You can get a recap of entry to Health Science here!
Essentially, you’ll need to achieve an ATAR over 85, complete some extra-curricular service and write a stellar personal interest statement.
This may all seem kind of daunting, but it’s great practice for future placement applications. It also helps you to consider why you really want to do this course, which can help you stay motivated.
“I’m really happy with my degree, except I wish I had taken more of an opportunity to engage with my lecturers and ask questions. For instance, because all the lectures are recorded, it’s easy to skimp out and not go to the real lectures.”
Michael really enjoys his degree and doesn’t have any regrets about the structure or cohort, but he does recommend that new students make the most of finding out all they can from ANU staff!
“They’re really knowledgeable because as lecturers at ANU [a largely research-invested university], they’re prominent researchers in their respective fields,” he explained.
What do you wish you had known before starting an ANU Bachelor of Health Science?
“Just make the most of it! With this degree, you’re going to be so focused on getting marks because your aim is [likely] to get into med school. It’s really easy to forget that you’re actually learning information that you’re going to want to use one day.”
Michael said it’s easy to become complacent, but it’s great if you can remember that you’re studying a really valuable course. In fact, you’ll be privy to some of Australia’s best medical experts, and that’s exciting!
Aside from this, the Bachelor of Health Science is well laid out, so you can find most information online before you even begin studying.
What makes this degree different from the ones offered at other universities?
“It offers you an opportunity to get entry into postgrad with med without doing the GAMSAT if that’s what you want to do. Even if that’s not your main goal, you know you can come into Health Science with the opportunity to do a degree that helps you to learn about the intersection of science and public health. It’s a very well-rounded degree,” Michael said.
Though there are many health and medical science degrees around, this one really provides you with the social understanding to compliment biological and medical study. It’s an all rounder!
What inspired you to choose an ANU Bachelor of Health Science?
“I wanted to do medicine, I knew that… but I didn’t get a good UMAT score. When I worked out this was a degree, I thought that if it gave me a chance to get into medicine without doing the GAMSAT, I was going to take it.”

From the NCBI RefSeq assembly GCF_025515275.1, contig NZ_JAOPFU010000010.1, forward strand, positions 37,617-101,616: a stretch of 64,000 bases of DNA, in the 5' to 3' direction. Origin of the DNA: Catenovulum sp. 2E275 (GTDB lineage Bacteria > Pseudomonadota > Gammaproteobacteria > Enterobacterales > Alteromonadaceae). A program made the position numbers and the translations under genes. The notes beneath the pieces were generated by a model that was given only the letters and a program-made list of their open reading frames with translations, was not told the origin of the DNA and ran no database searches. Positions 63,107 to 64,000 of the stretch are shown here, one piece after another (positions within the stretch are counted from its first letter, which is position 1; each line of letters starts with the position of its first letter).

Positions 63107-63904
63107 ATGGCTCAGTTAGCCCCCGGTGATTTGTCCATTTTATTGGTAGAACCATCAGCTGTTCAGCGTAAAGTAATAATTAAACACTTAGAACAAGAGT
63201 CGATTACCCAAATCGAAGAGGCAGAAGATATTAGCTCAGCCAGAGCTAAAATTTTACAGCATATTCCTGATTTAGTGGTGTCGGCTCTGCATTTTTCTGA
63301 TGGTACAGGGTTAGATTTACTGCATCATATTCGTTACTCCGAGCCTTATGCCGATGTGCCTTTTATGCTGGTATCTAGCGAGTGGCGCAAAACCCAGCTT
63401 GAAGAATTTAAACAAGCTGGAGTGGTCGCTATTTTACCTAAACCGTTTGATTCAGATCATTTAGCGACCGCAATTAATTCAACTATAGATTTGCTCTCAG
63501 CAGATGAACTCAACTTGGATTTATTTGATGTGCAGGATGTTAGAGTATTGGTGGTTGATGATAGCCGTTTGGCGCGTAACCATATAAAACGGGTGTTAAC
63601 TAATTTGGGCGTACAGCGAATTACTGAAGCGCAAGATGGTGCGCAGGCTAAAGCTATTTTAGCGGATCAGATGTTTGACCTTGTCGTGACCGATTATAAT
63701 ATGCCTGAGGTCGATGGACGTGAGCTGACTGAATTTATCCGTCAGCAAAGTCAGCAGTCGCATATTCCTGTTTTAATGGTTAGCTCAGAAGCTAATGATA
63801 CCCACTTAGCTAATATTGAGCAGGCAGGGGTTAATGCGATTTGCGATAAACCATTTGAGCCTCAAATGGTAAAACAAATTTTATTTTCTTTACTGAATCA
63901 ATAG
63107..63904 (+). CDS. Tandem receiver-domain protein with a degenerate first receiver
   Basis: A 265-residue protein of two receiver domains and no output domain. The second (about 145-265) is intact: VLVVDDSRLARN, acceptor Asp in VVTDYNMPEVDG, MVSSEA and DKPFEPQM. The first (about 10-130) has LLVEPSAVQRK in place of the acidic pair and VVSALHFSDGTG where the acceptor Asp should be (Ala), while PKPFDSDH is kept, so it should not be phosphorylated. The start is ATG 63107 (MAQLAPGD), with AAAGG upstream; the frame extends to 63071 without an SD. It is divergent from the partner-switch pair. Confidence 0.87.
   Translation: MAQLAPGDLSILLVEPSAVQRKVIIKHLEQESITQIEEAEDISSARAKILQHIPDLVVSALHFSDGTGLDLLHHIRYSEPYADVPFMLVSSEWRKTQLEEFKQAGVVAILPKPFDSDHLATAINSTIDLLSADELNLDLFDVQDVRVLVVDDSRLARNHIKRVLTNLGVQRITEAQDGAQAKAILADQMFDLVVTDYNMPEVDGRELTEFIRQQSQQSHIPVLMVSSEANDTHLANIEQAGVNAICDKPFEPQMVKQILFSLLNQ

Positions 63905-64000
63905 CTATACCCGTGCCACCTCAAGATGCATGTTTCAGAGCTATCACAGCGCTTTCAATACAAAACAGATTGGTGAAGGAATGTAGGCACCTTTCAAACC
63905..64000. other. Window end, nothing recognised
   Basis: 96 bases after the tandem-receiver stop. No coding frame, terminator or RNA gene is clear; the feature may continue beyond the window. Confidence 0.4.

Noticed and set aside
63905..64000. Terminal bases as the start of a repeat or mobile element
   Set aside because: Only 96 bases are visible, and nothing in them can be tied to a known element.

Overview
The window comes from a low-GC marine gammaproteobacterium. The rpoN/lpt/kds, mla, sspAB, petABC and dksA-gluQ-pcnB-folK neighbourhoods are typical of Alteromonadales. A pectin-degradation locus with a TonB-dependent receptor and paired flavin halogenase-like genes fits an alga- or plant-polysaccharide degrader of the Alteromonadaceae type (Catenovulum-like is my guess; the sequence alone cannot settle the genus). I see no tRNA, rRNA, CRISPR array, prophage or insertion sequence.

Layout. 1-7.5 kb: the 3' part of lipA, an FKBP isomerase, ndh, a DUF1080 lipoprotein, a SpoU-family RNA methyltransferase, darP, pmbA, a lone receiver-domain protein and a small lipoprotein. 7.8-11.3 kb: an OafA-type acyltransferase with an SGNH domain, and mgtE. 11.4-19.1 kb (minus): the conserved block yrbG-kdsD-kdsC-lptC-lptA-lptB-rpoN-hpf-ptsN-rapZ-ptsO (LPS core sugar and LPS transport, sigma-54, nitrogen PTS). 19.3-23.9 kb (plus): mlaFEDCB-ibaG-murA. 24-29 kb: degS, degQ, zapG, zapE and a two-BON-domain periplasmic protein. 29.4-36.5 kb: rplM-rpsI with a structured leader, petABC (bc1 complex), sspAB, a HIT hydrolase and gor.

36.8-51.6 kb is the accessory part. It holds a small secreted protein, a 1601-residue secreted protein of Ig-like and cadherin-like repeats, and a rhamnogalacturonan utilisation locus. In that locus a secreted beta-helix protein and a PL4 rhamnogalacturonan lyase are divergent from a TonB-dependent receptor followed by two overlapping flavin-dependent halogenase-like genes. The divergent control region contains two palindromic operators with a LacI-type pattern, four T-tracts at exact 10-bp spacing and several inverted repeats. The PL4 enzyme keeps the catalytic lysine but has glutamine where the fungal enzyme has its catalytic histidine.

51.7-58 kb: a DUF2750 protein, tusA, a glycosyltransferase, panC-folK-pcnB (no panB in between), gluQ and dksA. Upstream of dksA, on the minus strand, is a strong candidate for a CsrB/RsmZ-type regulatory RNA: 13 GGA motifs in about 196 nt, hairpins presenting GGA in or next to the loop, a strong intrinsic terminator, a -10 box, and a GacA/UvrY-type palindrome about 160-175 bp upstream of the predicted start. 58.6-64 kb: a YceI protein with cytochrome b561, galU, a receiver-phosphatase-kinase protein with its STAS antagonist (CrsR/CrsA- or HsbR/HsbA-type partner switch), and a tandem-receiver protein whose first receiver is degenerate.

Michael is an example of a student who really knew what he wanted his end goal to be and worked backwards! This is a great way to figure out exactly what you’d like to study, and if this course is right for you.
“I really saw it as a stepping stone into med,” he said.
What are the possible career paths?
As we’ve chatted about, most people use this degree as an entry point into medicine. However, there’s plenty of other great things you can do with this undergraduate course!
You might enter into a more specialised area of health study, like nutrition, speech pathology or immunology. Perhaps you’re keen to get a teaching degree and health high school students learn about health or science.
Without any other study, here are some careers you could go into:
- Mental health worker (often with further study)
- Wellbeing manager
- Telehealth coach
- Environmental health officer
- Lifestyle coach
- Policy informer
- NDIS work
Ultimately, this is a rigorous, academic degree that puts you on the road for success regardless of what you choose to do after studying. You will be among only a handful of people with a health degree that intersects into social science and political knowledge with medicine.
If you think this may be the degree for you, it’s definitely worth finding out more on the ANU website, or contacting Student Services directly.
Lucinda Garbutt-Young hopes to one day be writing for a big-shot newspaper… or maybe just for a friendly magazine in the arts sector. Right now, she is enjoying studying a Bachelor of Public Communication (Public Relations and Journalism) at UTS while she writes on the side. She also loves making coffees for people in her job as a barista, and loves nothing more than a sun shower.